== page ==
To prep your deer for out-of-state transport, make sure the meat is de-boned and wrapped. CWD mostly hides out in the head and spine, so you aren't allowed to take that with you. If you shoot a buck, get the skull or skull cap completely cleaned of brain matter. You're allowed to have a cape for a shoulder mount, but you can't have any lymph nodes, teeth or skull tissue present.
This may seem like a lot of extra work, but CWD is caused by a prion that hides out in these parts of a deer. And if the prion leeches out of the carcass into the soil, it can be transferred to another deer starting the ugly process all over again. It's a debilitating deer disease and you don't want to spread it to your herd.
If you're hunting in what Ohio calls a disease surveillance area (DSA), you may be subject to a mandatory deer check and testing of your harvest. Make sure to check ahead of time to see if you're hunting in such an area.
Where to hunt
Now that we've got all the legal stuff out of the way, let's talk about something more fun. Where to hunt!
Let's start in Portage County, Ohio where the world famous "Hole-in-the-horn" buck was found. In case you've never heard of it, this massive non-typical was found dead near Kent in 1940. It then spent 40 years in total obscurity in a bar until it was discovered and measured in the 1980s. The result? A staggering 328 2/8 inches non-typical! It is still the second largest whitetail ever recorded. For the closest public land to there, check out West Branch State Park.
In general, the southern and western parts of the state seem to produce the biggest Buckeye bucks. Greene County produced the massive, 304 6/8-inch Mike Beatty buck in 2000. Not too far away, in Highland County, Brian Stephens shot a 232 5/8-inch monster in 2004. Just south of that, Jonathan Schmucker, an Amish hunter, shot a 291 2/8-inch buck that nearly broke the Internet when pictures of it went viral.
And don't forget about the Brad Jerman buck, a rare typical to break the 200-inch barrier. Jerman shot his 201 1/8-inch monster in Warren County in 2004. It's safe to say the areas around Cincinnati and Dayton are big buck hotspots!
Check out Caesar Creek State Park and Wildlife Area and the Spring Valley Wildlife area for public hunting opportunities near where these monsters fell.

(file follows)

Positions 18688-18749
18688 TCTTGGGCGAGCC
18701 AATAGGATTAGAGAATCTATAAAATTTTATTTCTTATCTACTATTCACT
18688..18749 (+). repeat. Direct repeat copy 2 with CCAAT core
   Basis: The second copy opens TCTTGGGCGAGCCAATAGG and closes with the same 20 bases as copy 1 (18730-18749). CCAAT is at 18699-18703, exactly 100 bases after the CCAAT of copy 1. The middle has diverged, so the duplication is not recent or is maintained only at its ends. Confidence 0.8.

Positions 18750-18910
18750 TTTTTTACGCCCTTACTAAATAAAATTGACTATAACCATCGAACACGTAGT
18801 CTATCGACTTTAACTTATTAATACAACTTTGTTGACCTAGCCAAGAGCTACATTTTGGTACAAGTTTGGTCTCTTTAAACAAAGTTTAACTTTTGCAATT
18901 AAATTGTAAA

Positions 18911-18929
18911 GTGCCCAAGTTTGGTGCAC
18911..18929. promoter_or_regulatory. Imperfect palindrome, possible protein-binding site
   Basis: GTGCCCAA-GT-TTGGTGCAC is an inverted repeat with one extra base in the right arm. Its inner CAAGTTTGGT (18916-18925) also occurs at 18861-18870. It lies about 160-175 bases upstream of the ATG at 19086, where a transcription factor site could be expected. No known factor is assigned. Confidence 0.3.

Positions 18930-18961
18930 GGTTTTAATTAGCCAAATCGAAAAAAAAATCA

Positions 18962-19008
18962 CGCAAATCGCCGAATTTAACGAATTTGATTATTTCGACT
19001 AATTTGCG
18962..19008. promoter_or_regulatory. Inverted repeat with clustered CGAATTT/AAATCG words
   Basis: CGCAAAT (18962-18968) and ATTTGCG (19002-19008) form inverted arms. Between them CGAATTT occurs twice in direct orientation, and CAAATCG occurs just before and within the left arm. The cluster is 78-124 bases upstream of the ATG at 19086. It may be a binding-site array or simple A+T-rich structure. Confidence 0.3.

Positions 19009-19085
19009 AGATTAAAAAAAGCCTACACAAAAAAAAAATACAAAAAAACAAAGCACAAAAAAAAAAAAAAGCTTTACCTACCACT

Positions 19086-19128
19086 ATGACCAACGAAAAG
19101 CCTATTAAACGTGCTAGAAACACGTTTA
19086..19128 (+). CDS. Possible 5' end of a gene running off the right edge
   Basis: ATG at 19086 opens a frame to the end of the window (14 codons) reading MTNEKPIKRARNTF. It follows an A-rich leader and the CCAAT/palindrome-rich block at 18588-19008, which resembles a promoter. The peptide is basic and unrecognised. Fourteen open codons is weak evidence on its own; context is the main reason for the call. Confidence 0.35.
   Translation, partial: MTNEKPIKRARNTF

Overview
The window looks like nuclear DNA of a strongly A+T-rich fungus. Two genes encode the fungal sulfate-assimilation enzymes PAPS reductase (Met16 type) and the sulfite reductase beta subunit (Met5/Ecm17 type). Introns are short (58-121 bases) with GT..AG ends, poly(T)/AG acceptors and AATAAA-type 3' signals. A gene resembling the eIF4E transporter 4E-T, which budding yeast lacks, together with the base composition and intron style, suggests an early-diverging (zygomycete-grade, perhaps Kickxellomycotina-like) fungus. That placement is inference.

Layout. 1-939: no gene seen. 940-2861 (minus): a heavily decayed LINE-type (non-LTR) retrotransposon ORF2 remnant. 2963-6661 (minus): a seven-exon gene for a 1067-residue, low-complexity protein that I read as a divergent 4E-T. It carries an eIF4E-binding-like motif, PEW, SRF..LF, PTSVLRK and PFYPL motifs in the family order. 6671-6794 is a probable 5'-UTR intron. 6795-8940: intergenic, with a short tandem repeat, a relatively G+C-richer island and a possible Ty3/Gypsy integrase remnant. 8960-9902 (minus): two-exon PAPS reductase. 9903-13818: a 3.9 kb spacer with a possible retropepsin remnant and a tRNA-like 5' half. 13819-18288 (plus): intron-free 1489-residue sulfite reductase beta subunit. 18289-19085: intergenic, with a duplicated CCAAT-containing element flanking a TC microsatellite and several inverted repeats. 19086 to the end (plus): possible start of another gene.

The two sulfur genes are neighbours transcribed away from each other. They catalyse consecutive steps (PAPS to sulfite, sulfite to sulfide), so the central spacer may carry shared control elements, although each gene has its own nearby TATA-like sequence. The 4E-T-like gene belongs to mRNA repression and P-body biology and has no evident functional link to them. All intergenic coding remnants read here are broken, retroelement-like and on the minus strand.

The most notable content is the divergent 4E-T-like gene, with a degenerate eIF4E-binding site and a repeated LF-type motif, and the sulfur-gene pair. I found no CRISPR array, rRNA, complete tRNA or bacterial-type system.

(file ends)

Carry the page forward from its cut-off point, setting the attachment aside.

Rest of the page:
Many of the southern parts of the state have been subject to mining operations and are now fantastic places to go during deer season. Try the Crown City Wildlife Area in Lawrence and Gallia Counties or the Poston Plant Lands in Athens County. These lands are owned by AEP (American Electric Power), but are open to hunting. Most of AEP areas are in the southern part of the state, but there is also the Conesville Coal Lands in the central part of the state. These areas do require extra permits to hunt, so make sure you do your homework before you go.
The great thing about Ohio is that there is really no shortage of public hunting areas. With a little extra work, you can find a place to put up some tree stands well away from the crowds.
When it comes to hiring outfitters to guide you, they are easily found on Google, but you do want to be careful and do your homework before they charge your credit card. Unfortunately, Ohio is loaded with high fence canned hunt operations and it isn't always obvious that is the services they are offering on the page.
When looking for an outfitter, there are two things to look for to avoid the high fence operations. The first is a bunch of photos of bucks that are just plain ridiculous in size. Sometimes it's just dead obvious the deer aren't natural, especially when there's five or more photos of 200+ inch non-typicals from the previous season. I don't care how good the guides are, no one is going to lead someone to a buck like that every year in a wild setting!
Another thing to look for is a guide that has Ohio deer license information. That's a giveaway that these are real guides and a legit, fair-chase hunt. Expect to pay anywhere from $1,200-4,000 depending on the timing of your hunt and the length of the trip. Most seem to be located in the central and southern part of the state.
Ohio, land of the giants
If you need any more convincing Ohio is one of THE places to go for giant whitetail deer, look no further than the Pope & Young and Boone & Crockett record books. You'll see the state on the list again and again. Whether you're in it for a long vacation during archery season or just dropping in for a few days during muzzleloader season, an Ohio deer hunt is sure to be one to remember.
Good luck to all the Ohio hunters this season!
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NEXT: AN OUTSIDER'S LOOK AT MICHIGAN DEER HUNTING